Smaller Canadian energy companies have made some bold moves, making considerable investments in countries once considered off limits by mainstream energy majors. This has seen them develop a particularly strong presence in what are perceived to be some of the highest-risk locations in Latin America, including Colombia, Peru, Ecuador, and Argentina.
Yet for the majority of those companies the risk has paid off, with rapidly growing oil reserves and production, coupled with those countries implementing policies making them more secure and foreign-investment-friendly. Of those companies, two that stand out because of their significant growth potential are Canacol Energy (TSX: CNE) and Gran Tierra Energy (TSX: GTE)(NYSE: GTE).
They were early entrants to Colombia’s oil boom, moving in after the success of that country’s largest independent oil producer, Canadian-domiciled and TSX-listed Pacific Rubiales (TSX: PRE). Over recent years, both companies have made a series of accretive acquisitions that have boosted both oil reserves and production, and have also had considerable exploration success in regions once considered high-risk and non-commercial.
However, despite growing signs of an emerging peace in Colombia and Peru implementing investor-friendly policies, the market continues to discount their true worth, creating an opportunity for risk-tolerant investors seeking to diversify their portfolios.
Canacol recently expanded its position in Colombia’s prolific Llano Basin
It was only last month when Canacol closed acquisitions that boosted its interest in the Llanos Basin located east of Bogota, Colombia’s capital. This region has been a key contributor to Colombia’s oil boom and is where the majority of Canacol’s oil assets are located.
Canacol boosted its holding in the Lla23 block by an additional 10%-90%, which saw it add additional daily light and medium oil production of 775 barrels with an operating netback of $60 to $65 per barrel. This outstanding netback, or margin per barrel of crude produced, is higher than the industry average for North American producers of around $42 per barrel, and will boost Canacol’s profitability.
The acquisition also added another 1.3 million barrels of crude to Canacol’s existing oil reserves of 40.6 million barrels, boosting the underlying value of the company’s core assets. These reserves have a pre-tax net present value after the application of a 10% discount factor of $842 million, or $9.42 per share, which is a 33% premium to the company’s current share price.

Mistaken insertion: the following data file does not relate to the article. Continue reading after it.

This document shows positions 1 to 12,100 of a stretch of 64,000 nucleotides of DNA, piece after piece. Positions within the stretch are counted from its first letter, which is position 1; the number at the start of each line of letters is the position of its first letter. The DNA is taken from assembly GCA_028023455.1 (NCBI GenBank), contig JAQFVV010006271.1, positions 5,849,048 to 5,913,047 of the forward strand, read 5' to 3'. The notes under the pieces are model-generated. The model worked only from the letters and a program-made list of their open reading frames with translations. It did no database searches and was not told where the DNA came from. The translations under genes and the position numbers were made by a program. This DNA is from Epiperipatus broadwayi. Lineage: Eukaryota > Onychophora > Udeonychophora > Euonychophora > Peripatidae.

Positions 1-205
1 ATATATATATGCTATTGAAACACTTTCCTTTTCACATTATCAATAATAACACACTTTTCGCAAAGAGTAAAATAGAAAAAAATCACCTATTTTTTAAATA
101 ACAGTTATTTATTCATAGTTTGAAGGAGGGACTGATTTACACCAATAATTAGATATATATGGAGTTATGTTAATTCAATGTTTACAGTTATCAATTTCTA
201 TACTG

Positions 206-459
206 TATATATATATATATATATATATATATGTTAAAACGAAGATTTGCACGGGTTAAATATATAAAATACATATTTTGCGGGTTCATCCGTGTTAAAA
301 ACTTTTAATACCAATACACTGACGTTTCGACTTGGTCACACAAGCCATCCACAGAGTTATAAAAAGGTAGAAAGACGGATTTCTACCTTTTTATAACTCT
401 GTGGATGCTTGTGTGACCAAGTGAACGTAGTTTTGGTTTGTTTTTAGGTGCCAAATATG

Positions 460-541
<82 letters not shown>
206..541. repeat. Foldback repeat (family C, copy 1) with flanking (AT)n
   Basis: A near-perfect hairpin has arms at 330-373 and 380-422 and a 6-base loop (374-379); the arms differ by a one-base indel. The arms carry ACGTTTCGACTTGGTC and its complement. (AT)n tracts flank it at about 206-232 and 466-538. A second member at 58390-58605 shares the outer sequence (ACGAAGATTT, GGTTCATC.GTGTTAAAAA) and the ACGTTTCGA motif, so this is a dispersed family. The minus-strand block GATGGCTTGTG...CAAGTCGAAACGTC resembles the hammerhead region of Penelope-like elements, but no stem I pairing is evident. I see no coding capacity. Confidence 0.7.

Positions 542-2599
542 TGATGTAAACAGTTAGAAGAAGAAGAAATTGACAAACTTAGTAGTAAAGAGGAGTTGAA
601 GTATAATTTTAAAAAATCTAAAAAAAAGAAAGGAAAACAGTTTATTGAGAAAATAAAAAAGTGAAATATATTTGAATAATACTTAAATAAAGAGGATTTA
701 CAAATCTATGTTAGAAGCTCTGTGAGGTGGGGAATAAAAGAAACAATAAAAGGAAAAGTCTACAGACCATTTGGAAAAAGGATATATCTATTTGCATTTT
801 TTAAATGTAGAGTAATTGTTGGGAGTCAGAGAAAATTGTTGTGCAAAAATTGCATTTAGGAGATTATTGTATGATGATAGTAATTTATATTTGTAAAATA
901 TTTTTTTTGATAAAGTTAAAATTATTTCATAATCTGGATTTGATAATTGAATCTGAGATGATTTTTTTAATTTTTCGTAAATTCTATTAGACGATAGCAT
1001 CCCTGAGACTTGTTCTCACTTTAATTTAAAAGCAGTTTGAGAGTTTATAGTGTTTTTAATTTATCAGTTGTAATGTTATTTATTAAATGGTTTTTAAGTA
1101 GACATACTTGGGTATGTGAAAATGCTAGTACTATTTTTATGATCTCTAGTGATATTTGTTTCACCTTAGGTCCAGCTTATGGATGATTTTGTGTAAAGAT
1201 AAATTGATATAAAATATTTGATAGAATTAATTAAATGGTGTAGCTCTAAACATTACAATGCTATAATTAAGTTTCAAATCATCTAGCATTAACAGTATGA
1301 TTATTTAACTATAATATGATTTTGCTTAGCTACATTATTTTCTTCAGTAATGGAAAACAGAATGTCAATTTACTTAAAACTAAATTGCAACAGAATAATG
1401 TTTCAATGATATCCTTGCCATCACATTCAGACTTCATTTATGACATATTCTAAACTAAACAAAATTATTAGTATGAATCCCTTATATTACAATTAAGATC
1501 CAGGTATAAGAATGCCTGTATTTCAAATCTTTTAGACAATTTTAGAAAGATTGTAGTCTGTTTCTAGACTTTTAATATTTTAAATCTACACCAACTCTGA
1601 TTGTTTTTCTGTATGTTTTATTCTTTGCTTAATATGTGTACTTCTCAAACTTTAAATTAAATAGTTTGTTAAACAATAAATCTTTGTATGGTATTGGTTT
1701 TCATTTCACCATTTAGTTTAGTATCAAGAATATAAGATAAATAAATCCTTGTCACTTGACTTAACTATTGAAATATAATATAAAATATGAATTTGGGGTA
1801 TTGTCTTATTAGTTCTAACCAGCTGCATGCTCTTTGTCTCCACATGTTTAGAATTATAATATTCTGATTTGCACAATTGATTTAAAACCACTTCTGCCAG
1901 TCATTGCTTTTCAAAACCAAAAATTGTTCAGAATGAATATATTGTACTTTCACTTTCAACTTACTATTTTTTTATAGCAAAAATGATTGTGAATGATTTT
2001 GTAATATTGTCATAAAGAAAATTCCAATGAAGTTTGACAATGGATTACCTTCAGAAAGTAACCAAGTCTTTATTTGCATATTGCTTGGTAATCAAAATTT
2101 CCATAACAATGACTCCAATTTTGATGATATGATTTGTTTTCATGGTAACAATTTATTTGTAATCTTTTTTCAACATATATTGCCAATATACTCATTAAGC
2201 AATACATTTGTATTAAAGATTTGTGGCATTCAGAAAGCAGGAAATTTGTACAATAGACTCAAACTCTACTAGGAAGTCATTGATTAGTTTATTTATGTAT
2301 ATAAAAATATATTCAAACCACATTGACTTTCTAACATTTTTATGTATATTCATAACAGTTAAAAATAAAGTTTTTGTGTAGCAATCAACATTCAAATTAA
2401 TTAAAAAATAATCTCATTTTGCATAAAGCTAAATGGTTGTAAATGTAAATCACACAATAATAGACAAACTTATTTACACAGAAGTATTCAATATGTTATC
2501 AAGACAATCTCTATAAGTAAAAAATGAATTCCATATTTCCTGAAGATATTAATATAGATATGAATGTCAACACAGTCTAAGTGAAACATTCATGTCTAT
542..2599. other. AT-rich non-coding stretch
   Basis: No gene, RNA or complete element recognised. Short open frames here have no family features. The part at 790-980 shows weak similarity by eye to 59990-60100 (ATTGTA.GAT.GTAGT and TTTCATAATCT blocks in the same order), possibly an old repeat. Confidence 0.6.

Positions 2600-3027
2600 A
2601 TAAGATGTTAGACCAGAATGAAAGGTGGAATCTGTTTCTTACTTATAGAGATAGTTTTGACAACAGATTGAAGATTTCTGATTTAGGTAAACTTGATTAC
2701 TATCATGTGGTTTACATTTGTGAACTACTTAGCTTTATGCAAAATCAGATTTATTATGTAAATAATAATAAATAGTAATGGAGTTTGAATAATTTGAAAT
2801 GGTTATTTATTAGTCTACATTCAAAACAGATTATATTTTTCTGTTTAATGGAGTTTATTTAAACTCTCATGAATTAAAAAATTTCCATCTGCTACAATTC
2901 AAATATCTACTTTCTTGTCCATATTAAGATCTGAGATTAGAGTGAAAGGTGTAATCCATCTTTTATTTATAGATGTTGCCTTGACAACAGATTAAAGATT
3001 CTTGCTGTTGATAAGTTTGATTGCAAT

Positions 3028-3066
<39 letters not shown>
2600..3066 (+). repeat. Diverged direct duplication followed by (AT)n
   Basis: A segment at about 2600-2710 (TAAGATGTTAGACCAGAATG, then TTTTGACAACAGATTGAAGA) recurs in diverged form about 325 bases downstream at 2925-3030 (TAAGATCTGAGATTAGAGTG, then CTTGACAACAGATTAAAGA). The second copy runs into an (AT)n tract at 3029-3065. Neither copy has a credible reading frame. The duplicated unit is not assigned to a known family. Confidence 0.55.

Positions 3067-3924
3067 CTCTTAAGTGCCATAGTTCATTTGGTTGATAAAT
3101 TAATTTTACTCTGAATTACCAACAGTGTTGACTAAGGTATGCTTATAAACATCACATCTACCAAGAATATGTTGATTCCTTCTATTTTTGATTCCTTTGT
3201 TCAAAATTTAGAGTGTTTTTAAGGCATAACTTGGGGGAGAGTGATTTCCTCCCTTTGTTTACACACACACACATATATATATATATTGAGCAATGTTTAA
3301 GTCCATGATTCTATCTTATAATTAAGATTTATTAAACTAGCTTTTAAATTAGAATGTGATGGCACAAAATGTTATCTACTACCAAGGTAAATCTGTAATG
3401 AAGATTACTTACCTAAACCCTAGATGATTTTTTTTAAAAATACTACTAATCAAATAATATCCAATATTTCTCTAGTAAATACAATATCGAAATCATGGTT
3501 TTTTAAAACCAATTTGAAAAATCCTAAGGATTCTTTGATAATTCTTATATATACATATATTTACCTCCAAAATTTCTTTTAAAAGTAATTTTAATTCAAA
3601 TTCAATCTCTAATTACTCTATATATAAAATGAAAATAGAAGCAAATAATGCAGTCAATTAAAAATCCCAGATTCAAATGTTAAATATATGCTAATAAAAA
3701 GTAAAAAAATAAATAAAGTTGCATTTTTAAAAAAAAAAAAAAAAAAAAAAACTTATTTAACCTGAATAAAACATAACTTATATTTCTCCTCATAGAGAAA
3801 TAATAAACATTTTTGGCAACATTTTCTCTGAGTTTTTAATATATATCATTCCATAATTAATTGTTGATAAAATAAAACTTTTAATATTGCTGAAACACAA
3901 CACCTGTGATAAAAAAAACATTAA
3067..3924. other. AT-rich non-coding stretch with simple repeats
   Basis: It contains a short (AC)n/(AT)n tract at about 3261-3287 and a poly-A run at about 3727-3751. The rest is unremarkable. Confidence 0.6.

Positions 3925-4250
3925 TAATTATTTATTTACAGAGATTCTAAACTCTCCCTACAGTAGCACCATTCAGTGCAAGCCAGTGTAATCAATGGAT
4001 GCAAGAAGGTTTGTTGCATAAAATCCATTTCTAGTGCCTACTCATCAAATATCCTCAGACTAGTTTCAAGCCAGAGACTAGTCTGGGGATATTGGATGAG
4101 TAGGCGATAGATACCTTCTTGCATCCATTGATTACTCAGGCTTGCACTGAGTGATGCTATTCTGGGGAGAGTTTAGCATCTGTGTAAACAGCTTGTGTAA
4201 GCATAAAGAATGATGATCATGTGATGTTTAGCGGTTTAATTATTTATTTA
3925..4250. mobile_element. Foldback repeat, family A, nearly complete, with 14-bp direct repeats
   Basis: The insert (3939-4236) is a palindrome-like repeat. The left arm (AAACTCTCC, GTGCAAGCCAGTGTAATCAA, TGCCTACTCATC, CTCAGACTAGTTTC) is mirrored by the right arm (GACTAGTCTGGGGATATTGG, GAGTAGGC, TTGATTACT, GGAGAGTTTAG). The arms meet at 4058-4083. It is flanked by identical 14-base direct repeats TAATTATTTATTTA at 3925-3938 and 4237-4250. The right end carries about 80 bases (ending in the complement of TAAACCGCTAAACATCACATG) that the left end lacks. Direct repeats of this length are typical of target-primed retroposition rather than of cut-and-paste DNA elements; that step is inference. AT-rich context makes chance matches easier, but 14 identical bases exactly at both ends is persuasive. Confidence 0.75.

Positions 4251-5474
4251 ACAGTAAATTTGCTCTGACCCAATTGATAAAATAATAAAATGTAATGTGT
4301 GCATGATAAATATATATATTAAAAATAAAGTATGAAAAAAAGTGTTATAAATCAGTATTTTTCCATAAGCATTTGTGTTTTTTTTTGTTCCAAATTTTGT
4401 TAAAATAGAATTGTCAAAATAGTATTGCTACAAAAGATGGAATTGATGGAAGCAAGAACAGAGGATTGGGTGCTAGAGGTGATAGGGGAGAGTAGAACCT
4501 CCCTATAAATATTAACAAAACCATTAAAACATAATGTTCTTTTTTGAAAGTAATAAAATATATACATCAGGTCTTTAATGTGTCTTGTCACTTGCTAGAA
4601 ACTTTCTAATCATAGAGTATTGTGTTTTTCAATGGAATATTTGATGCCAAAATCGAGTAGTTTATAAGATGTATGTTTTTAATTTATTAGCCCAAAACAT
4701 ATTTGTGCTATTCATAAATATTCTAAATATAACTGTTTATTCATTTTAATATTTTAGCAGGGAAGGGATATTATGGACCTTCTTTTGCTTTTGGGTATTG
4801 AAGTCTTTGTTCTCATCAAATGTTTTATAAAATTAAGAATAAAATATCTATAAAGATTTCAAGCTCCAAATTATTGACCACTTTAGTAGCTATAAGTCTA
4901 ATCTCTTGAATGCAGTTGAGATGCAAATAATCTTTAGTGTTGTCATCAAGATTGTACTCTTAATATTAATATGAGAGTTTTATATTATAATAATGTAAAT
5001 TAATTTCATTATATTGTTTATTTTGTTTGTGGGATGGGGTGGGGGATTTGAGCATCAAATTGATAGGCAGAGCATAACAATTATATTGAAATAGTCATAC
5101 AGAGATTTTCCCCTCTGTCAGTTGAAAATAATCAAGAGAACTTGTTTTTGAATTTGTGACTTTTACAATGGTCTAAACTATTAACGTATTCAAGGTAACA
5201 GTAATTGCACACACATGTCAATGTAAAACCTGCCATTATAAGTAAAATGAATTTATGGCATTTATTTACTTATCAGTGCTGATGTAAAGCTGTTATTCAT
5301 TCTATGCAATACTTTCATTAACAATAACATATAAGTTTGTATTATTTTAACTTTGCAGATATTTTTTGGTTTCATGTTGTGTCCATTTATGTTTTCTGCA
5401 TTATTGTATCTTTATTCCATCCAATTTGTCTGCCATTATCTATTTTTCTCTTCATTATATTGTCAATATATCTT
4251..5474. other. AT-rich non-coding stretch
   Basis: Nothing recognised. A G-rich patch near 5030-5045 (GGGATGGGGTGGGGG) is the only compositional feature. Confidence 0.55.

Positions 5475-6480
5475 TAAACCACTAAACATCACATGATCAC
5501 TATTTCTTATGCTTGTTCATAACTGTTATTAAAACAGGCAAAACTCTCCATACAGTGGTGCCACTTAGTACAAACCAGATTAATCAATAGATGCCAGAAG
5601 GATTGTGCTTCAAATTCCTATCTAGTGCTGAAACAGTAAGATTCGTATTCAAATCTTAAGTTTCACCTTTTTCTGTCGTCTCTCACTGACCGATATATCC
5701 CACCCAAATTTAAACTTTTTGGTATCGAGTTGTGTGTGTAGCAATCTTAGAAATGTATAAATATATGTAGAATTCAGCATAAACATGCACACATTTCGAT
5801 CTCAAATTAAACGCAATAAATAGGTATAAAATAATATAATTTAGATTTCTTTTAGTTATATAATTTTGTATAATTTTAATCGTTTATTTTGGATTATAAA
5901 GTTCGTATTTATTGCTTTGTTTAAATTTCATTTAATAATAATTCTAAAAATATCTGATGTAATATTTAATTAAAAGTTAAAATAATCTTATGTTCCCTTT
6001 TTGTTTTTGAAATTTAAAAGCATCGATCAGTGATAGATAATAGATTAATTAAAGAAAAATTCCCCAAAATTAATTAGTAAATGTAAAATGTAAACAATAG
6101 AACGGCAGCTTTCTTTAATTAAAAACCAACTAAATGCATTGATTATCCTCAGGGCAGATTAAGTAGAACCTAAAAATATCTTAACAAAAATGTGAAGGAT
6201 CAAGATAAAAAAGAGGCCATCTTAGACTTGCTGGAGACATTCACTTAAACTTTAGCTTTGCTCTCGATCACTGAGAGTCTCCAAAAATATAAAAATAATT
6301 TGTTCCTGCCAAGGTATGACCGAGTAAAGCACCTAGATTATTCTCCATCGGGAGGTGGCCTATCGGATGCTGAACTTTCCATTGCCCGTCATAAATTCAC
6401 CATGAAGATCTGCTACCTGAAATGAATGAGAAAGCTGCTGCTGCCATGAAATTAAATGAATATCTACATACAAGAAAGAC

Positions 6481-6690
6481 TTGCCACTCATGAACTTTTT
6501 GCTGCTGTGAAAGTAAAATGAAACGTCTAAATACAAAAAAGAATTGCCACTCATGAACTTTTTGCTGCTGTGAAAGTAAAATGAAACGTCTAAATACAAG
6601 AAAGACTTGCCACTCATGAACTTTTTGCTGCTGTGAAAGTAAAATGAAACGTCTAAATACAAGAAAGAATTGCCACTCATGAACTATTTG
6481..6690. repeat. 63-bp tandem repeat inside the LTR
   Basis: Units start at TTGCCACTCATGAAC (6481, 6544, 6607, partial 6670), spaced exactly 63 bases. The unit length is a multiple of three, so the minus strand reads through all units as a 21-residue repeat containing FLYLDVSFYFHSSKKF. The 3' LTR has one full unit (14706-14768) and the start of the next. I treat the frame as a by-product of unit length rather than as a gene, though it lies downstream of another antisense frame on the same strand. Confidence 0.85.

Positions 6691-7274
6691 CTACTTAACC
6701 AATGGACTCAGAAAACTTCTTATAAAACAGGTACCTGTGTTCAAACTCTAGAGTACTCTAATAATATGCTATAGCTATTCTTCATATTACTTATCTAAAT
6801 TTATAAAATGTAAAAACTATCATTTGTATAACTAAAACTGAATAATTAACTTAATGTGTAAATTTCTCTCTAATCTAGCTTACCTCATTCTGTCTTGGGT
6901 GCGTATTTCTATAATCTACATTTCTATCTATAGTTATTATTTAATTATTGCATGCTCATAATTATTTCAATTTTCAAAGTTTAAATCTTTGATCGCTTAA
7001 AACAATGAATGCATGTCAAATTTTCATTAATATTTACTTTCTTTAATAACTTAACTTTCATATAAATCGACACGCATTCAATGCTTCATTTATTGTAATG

However, what makes Canacol stand out is the company’s ability to cherry-pick high-risk oil plays in Colombia and turn them into successful, commercially viable operations. It wasn’t long ago that the Putumayo basin in the south of the country was considered non-commercial, but now a range of players are operating in the basin after Canacol’s successes there over recent years.
More exciting for investors is Canacol’s position as the lead player in unconventional oil and gas exploration in Colombia, with it now holding the second-largest unconventional acreage. It has engaged a number of world-quality partners, including Exxon Mobil (NYSE: XOM), to develop those assets.
Earlier this year the company, in conjunction with partner Exxon, reported successful testing of the Mono Arana 1 well in the La Luna shale formation in Colombia’s Middle Magdalena, with it producing 590 barrels of medium oil daily. This bodes well for the success of Canacol and its partners in developing this extensive unconventional oil exploration acreage.
All of these things indicate that Canacol is well positioned to continue unlocking value for shareholders, and is significantly undervalued by the market at this time.
This company in Colombia is a hidden gem
For some time, Gran Tierra has been at the mercy of the civil conflict in Colombia, with its oil production in the Putumayo basin facing continual production outages due to guerilla attacks. However, with peace talks continuing to progress, as well as the company’s significant discovery in Peru, much of this risk has diminished.
This leaves it with solid daily oil production of 22,000 barrels and reserves of 109 million barrels — however, while its oil reserves have almost doubled, the company’s share price has remained flat.
More promising is Gran Tierra’s recent sale of its Argentinian operations to Madalena Energy (TSX: MVN) for a total of $69 million, the proceeds of which were composed of $49 million cash, $14 million in Madalena’s shares, and $6 million in working capital adjustments.
This leaves the company with a massive pile of cash totaling $440 million with essentially no debt, highlighting the strength of its balance sheet. The company is now well positioned to further develop existing assets and potentially consider making acquisitions in its core operational area of Colombia.
This would further boost revenue and cash flow, as well as the underlying value of its core assets, indicating at this time that Gran Tierra is significantly undervalued.